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Half of the patients no longer met the diagnostic criteria for PTSD after using the new digital therapeutic.
A new digital therapeutic from Palo Alto Health Sciences to treat patients with post-traumatic stress disorder (PTSD) has been cleared by the U.S. Food and Drug Administration (FDA), according to a release.
The therapeutic, Freespira, is a drug-free treatment for PTSD, panic disorder, panic attacks and other panic symptoms. Treatment includes two 17-minute in-home sessions daily for four weeks and is completed under the supervision of a licensed healthcare provider. The tool is said to correct abnormal breathing patterns by training the user to stabilize and normalize their breathing rate.
Freespira underwent a clinical trial to demonstrate its efficacy for veterans and other patients suffering from PTSD. The aim of the study was to see whether Freespira could reduce the patient’s CAP-5 score, which is an in-person validated clinical assessment tool used to measure the severity of the disease. Response to the therapeutic was defined as a reduction of six or more points to users’ CAPS-5 scores. Remission was defined as response, no longer meeting clinical symptom criteria and achieving a CAPS-5 score less than 25.
Most subjects reached the six-point reduction in their CAPS-5 score at two months (93 percent) and six months (91 percent) post-treatment. Eighty-six percent of patients had a 13-point reduction in their score at six months, and half of the patients no longer met the criteria for PTSD. Patient adherence to the treatment protocol was 77 percent.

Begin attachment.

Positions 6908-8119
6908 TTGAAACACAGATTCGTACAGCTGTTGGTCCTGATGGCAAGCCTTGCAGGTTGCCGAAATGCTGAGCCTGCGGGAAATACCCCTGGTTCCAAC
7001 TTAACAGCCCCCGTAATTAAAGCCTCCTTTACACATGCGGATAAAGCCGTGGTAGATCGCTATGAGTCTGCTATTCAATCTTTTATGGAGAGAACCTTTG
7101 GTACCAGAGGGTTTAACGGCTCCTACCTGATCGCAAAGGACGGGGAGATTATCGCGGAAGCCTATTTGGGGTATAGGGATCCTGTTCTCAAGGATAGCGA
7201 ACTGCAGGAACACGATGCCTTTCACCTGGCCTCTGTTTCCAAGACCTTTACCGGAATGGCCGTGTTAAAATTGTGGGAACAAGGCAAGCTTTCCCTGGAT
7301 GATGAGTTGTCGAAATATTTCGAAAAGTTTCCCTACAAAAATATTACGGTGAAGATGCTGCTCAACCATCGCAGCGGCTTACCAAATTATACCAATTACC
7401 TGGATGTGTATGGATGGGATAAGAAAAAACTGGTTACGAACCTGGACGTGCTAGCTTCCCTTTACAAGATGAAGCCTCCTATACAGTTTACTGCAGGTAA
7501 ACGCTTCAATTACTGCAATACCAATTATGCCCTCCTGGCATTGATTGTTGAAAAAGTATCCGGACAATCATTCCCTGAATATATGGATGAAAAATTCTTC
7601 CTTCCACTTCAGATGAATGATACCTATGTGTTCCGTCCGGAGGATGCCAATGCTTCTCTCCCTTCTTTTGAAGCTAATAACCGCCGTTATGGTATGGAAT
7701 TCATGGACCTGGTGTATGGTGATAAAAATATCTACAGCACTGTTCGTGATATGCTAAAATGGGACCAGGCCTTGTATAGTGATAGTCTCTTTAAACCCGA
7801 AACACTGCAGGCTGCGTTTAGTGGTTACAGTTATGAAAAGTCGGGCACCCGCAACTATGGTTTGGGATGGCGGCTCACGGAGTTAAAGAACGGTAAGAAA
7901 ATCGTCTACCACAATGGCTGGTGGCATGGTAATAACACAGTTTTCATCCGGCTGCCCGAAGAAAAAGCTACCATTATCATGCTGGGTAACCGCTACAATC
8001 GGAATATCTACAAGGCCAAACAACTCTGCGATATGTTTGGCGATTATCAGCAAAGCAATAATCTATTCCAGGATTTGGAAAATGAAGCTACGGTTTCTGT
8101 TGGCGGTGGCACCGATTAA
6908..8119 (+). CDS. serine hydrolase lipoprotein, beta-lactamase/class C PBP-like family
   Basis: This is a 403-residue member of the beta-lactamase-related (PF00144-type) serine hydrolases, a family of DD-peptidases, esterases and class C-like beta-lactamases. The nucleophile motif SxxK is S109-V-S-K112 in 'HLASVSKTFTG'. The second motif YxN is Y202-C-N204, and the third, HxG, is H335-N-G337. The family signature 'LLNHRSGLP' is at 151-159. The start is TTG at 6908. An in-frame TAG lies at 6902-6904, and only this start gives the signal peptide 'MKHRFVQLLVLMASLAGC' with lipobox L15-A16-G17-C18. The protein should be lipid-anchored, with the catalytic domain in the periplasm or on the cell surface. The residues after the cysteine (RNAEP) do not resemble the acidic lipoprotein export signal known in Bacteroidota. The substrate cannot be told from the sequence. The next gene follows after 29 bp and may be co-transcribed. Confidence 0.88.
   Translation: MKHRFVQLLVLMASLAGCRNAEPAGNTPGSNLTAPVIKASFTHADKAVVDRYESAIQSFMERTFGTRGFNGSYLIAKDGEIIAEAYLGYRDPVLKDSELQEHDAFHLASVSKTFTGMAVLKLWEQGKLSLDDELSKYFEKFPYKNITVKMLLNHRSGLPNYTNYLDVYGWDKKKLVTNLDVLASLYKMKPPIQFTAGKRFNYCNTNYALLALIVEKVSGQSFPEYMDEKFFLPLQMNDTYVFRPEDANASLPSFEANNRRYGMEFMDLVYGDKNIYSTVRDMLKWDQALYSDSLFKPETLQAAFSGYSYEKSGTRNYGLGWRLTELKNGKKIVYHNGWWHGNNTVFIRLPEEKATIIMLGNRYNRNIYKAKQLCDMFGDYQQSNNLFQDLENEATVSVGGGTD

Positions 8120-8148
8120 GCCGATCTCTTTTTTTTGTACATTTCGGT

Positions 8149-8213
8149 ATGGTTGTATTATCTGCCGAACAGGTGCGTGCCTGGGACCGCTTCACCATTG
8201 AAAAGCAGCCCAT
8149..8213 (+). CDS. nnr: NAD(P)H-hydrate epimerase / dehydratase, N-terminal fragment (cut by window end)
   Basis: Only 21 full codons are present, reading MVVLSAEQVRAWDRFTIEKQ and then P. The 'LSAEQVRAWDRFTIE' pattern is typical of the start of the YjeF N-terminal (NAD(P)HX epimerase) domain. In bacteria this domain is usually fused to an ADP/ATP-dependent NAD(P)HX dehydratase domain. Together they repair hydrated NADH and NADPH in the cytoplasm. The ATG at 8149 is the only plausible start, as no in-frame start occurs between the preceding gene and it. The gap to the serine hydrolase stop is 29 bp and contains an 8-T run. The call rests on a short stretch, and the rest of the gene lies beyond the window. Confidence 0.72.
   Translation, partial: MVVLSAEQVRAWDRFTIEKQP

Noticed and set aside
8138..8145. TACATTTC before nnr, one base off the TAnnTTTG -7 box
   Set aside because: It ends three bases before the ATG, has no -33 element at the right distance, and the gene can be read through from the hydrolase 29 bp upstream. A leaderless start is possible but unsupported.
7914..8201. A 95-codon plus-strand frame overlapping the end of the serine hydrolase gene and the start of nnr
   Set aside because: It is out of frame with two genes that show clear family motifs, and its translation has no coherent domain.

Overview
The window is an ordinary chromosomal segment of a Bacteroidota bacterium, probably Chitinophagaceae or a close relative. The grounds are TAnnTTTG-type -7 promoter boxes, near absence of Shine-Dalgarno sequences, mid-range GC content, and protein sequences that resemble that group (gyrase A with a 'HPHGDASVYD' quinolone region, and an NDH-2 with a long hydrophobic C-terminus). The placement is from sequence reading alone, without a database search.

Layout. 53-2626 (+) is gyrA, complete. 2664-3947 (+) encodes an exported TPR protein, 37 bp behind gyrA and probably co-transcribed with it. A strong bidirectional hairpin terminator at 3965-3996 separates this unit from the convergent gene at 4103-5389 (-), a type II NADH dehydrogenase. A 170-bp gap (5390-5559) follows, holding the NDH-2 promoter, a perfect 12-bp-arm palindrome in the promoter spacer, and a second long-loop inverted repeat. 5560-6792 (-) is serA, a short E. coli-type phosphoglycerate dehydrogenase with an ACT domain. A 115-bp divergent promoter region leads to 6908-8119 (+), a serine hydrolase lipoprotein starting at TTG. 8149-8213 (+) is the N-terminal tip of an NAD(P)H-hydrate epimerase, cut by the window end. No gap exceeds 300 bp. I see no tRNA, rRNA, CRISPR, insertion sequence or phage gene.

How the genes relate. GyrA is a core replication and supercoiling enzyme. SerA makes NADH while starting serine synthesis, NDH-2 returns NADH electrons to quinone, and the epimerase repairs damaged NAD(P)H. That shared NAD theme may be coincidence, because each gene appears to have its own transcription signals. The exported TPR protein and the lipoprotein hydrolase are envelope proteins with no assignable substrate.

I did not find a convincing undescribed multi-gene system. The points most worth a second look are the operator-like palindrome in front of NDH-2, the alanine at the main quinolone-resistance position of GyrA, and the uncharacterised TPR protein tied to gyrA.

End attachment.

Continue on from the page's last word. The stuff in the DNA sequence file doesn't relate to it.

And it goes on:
The FDA cleared Freespira to treat PTSD based on the results of the trial.
“The availability of an effective, four-week, drug-free intervention is a game changer for people suffering from PTSD,” said staff psychiatrist Michael Ostacher, M.D., MPH, MMSc, associate professor of psychiatry and behavioral sciences at the Stanford University School of Medicine.
PTSD occurs after a traumatic event such as combat, an accident, an assault or a physical trauma such as an explosion. Eight million adults are diagnosed annually, and about 7 to 8 percent of the U.S. population will experience PTSD in their lifetime.
Exposure-based psychotherapeutic methods with or without the addition of medication are the most common treatments for PTSD. Medications have limited efficacy and are no longer recommended in the clinical guidelines for the management of PTSD as a first-line treatment.
“Treatment with Freespira allows patients to avoid the revisiting of traumatic memories common in treatment with exposure therapy while at the same time decreasing the need for highly trained specialists and long-term time investment to deliver this type of therapy,” the release said.
The FDA clearance is but the latest step forward for digital therapeutics, a growing and potentially transformational arm of healthcare.
Earlier this week, Pear Therapeutics announced its plan to test a new digital therapeutic for the treatment of schizophrenia. This announcement came after the release of reSET and reSET-O, two prescription digital therapeutics for patients with substance abuse disorder.
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